• adobenido says:

      Tracy! Report back. I’d like to hear more about this NM Pie.

    • Tracy Winslow says:

      Hi, I just refound this recipe- the calabacita’s quiche was really good. But, now I’m on Weight Watchers and can’t enjoy such things:)— thought I’d tell you the good news- I put this recipe in the recipe builder on Weight Watchers points- it’s only 4 points. Woohoo! I might be able to make the quiche without the crust. Yum!

    • adobenido says:

      I have a friend who lost 80 lbs on Weight watchers, and calabacitas was one of her staples. She would make a giant batch of it and eat it all the time, It’s great rolled up in a warm 100 calorie tortilla, or layered with some fresh corn tortillas. Yum!

  26. Melissa says:

    This was my first shot at calabacitas. I have lived in NM for 5 and a half years now and I am slowly adding New Mexican cuisine to my menus. I LOVED the dish tonight. I made a double batch, one for tonight and one to freeze. Thanks for the great recipe!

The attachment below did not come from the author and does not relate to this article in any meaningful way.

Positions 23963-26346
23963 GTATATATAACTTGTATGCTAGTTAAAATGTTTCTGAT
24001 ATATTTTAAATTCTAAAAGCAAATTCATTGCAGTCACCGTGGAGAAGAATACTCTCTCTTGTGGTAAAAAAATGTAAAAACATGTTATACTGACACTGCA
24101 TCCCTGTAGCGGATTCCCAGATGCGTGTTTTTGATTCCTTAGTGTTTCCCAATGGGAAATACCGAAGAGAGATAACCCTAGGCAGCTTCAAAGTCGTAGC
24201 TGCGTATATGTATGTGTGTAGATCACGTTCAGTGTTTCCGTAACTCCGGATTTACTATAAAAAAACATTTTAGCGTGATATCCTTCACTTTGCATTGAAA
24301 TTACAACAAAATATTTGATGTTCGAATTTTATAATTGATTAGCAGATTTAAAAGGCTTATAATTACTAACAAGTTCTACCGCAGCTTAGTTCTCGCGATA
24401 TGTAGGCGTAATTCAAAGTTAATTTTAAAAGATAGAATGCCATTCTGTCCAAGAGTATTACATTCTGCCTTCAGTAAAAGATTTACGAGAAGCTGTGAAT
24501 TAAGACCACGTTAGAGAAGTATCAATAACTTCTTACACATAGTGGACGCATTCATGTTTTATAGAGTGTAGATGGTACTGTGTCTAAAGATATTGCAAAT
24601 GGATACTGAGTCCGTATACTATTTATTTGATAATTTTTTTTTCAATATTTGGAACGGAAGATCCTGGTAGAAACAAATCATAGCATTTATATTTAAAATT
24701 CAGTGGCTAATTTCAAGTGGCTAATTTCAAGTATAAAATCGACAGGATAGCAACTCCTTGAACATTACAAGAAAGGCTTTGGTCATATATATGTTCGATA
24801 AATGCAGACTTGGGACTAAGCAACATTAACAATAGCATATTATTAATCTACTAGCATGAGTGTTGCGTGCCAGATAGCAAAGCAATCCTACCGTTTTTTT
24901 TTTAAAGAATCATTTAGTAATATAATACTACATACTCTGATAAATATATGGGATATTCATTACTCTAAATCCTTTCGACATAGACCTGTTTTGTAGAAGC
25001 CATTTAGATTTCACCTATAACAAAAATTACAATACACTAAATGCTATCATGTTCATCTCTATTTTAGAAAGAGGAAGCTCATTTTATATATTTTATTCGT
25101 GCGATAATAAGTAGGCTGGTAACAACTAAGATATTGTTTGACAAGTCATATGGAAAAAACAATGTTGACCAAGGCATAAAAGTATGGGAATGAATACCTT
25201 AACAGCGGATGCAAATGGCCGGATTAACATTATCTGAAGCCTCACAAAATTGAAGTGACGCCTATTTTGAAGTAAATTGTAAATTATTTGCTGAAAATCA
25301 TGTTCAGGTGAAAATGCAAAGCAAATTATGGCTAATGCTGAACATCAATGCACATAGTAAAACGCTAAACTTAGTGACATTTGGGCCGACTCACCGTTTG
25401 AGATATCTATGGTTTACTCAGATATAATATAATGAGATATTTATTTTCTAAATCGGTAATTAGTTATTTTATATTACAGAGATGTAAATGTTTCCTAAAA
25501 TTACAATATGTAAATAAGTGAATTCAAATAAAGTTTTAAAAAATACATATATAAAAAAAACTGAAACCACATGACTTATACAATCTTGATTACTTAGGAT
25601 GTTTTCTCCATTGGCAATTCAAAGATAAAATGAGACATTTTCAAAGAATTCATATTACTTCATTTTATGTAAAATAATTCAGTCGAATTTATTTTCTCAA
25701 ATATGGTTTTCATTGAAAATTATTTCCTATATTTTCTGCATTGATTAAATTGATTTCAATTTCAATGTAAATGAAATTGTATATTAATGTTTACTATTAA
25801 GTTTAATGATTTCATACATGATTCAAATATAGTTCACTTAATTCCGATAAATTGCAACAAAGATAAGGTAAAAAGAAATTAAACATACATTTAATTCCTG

• adobenido says:

      I am so glad you liked this. I make large batches too, only we eat so much of it that not much goes to the freezer! Thanks Melissa! Try my Thai Red Curry Chicken Recipe – it is a nice departure from NM food without leaving the heat behind! You can get all the ingredients locally at Ta Lin.

  27. Yolanda says:

    Great job on publishing a New Mexican favorite, BUT if you’re going to say that you can’t call the recipe Calabacitas without using the chile, you better make sure you are spelling CHILE correctly! Chili is served over hot dogs and french fries.

    • adobenido says:

      Both spellings are acceptable, I checked. And there are more too!

    • Lori Johnson says:

      Yes, chile can be spelled a variety of ways. But if you’re a New Mexican, and you’re referring to the fruit which we all love, it’s chile. Chili is mixed with meat and beans. The dictionary may have different ways of spelling it, but New Mexico doesn’t! ;-)

    • adobenido says:

      There you go – another expert. I guess I’m gonna have to move. I’m a New Mexican – and I spell it chili. I am not alone. Check out this website:
      http://www.nmchili.com/ Just google “green chili” and you’ll see, it really doesn’t matter. That other kind of chili – At our house we call that Chili Con Carne (en España, Chile con carne), or Texas Chili.